LETTER: Rossland's future at stake

By Contributor
March 9th, 2011

The City of Rossland has received a mandate from the citizens for the go ahead of the project to replace the infrastructure on the main street and it only makes sense that we replace the old worn out infrastructure before we repave the roadway.

The question now becomes, at what cost? Not only in the money we pay in our taxes but more importantly, in the disruption and potential bankruptcies to our business community.

Why? Because on the main street some of the piping is between 20 and 26 feet underground, the hole necessary to access these pipes will be a ditch down the main street 45 feet wide and estimated at a cost of a million dollars by the Ministry of Highways.

THAT’S JUST FOR THE DITCH. Our main street will be unusable during this entire time.

City Council needs to make sure the engineers we hire look at the big picture and come up with an alternatively less disruptive and less costly system. The only reason we need that deep a sewer line is so a few basements along the main street can discharge into it by gravity.

Let’s get creative, save the million dollars, just install new pipes four feet down, below the frost line and install septic pumps in those affected basements. We do not need the services any deeper than that with modern technology. The cost savings should be huge, the disruption far more minimal and our main street will not be closed all summer this way.

A huge bonus to all citizens.

However, the biggest change the City needs to make is in the location of these services. Rossland’s main street has full length back alleys. The main reason for a back alley is as a “service lane” which is where we should install all the lines we can possibly fit.

This is where every other municipality puts its infrastructure if possible, why not us?

At present only BC Gas is underground there and the portion behind the old Bank of Montreal has a storm line.

There is room in the alley for at least some of the necessary upgrades; put the pressure water line there, and possibly the sewer line as well. Then the main street only has storm water drainage lines which are 75 percent paid for by the Ministry according to the City.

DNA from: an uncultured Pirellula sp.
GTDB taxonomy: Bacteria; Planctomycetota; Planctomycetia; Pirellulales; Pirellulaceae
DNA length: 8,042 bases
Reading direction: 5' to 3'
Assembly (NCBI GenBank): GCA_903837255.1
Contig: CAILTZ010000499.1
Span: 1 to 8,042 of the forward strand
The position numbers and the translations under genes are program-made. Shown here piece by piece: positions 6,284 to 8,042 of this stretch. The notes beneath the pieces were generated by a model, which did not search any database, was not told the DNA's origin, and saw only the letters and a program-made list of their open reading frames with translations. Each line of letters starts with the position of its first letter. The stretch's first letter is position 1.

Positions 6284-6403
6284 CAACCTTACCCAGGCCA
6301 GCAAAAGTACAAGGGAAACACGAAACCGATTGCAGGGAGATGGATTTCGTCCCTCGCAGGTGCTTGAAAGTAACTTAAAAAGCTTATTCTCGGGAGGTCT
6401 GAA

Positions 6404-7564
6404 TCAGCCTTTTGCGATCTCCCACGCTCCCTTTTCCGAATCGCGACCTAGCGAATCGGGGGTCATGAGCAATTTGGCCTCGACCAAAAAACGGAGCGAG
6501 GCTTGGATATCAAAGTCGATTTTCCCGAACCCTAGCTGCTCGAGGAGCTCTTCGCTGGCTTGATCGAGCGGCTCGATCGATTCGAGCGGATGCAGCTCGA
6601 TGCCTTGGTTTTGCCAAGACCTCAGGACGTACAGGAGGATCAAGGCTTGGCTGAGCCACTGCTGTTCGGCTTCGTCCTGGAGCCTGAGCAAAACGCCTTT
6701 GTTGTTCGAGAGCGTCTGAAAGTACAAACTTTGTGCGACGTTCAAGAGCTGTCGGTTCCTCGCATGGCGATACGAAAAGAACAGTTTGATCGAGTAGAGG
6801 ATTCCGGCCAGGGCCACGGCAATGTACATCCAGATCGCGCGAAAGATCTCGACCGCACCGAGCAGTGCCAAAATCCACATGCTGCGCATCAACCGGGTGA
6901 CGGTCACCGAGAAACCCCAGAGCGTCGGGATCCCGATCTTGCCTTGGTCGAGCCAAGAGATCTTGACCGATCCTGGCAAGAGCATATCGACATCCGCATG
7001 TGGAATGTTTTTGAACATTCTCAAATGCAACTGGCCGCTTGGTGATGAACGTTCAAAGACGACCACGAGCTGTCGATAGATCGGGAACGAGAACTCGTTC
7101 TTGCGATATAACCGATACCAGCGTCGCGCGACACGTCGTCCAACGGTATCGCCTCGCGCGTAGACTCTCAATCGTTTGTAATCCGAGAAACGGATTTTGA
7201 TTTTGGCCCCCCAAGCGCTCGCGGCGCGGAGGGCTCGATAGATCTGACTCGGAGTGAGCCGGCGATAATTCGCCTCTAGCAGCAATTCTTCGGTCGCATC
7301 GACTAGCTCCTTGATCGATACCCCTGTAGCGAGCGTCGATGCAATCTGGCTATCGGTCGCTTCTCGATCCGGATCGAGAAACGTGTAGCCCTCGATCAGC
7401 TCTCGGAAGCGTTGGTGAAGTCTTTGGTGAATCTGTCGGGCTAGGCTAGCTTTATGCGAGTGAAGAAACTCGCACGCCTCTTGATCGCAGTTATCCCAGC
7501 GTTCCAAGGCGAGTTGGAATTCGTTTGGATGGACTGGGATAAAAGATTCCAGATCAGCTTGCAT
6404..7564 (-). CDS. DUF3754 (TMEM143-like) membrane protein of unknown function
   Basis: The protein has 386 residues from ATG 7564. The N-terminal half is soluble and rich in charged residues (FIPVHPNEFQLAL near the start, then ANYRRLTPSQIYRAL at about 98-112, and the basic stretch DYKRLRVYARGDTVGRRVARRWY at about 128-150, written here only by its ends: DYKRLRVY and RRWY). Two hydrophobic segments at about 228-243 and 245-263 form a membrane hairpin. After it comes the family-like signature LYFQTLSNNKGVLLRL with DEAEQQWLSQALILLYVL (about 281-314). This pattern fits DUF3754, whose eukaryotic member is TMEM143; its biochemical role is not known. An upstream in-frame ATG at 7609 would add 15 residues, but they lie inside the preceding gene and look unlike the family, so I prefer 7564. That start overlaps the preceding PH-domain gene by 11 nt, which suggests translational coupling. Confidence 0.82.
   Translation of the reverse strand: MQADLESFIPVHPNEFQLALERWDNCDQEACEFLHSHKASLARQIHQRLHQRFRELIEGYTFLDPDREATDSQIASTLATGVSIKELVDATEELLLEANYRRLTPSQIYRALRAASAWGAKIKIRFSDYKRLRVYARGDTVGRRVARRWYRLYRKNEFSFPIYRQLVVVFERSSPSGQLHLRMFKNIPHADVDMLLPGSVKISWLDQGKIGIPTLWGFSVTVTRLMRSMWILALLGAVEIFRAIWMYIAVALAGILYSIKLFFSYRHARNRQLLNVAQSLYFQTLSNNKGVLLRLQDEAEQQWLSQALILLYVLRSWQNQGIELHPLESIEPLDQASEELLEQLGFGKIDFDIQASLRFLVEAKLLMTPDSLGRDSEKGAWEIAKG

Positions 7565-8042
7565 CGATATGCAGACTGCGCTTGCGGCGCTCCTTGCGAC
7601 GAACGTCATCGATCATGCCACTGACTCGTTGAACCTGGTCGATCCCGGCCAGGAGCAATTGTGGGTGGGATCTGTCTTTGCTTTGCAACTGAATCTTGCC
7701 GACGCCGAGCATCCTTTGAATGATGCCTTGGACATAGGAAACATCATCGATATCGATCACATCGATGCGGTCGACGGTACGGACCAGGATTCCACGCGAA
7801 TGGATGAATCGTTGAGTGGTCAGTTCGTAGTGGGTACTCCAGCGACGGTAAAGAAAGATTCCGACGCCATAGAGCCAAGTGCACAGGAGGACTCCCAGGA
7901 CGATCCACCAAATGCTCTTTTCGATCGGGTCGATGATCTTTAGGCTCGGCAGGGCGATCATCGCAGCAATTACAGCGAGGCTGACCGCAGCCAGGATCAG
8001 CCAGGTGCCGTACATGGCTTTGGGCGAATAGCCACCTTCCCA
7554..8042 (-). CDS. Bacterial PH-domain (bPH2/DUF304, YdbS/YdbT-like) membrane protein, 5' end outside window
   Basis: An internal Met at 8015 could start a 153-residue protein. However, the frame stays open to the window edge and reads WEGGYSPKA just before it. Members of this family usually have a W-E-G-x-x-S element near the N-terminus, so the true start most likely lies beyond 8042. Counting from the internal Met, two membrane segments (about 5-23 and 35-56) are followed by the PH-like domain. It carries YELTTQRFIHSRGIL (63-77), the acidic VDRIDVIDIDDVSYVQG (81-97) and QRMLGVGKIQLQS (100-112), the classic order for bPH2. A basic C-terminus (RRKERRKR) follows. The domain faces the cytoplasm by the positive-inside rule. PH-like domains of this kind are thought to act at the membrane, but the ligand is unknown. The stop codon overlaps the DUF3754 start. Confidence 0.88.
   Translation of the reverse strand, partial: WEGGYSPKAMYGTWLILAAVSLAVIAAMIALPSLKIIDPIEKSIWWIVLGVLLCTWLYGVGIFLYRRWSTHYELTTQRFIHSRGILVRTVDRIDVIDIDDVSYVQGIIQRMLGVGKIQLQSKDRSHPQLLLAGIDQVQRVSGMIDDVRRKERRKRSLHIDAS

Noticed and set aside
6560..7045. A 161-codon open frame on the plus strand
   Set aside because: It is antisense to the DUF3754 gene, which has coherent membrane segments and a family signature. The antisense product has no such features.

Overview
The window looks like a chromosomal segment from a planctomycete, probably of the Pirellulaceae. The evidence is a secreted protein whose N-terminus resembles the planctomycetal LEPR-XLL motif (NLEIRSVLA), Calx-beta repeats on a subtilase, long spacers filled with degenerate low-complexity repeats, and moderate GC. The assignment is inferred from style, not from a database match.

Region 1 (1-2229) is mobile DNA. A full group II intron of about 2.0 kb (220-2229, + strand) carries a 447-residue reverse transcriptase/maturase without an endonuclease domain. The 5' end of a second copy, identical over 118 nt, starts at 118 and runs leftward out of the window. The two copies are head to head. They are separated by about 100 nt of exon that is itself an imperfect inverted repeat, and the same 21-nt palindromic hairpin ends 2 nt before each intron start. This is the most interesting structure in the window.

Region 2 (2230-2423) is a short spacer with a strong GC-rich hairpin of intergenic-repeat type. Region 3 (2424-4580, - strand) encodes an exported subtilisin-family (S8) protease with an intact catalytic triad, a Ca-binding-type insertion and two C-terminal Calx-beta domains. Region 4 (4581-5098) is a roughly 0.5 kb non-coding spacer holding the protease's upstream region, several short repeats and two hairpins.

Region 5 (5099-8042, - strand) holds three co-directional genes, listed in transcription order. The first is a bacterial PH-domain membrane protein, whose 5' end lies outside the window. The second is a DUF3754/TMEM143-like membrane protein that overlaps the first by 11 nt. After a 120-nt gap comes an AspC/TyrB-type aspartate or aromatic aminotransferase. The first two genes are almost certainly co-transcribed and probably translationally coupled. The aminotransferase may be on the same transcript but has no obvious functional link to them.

The added benefits of doing this are substantial. The next time we need to access them for repairs we do not need to dig up the Main Street and sidewalks, so it will be much less expensive or invasive in the future.

The down time of our main street for this construction will be much shorter and have far less impact on our business Community and our lives. Possibly saving us several bankruptcies as well.

This way we can install the new infrastructure first before we touch the main street for storm drainage and repaving, meaning it becomes a construction zone for a much shorter duration, a huge benefit to the community as a whole.

If necessary, Rossland would be wise to use some of the potential million dollars we can save from the front street ditch, even if it costs more to install the piping in the service lane because it is the better and less expensive option long term. .

Our main street is Rossland’s largest employer by far–something the Council would be wise to keep in mind during the planning process. It is essential to our economic well being for the future.

Our city councillors and planning department need to get this right the first time; we can not afford another reservoir debacle, have our main street look like an open pit mine for the entire summer or pay unnecessary millions extra due to bad design and a lack of innovative planning or foresight.

To my knowledge putting the infrastructure in the alley where it belongs has never even been discussed by council, yet it is the single biggest and most important decision they will make as councillors. The future of Rosslands’s tourism growth and possibly the affordability and long term viability of the community is at stake here.

Let’s hope they get it right.

Paul Allen


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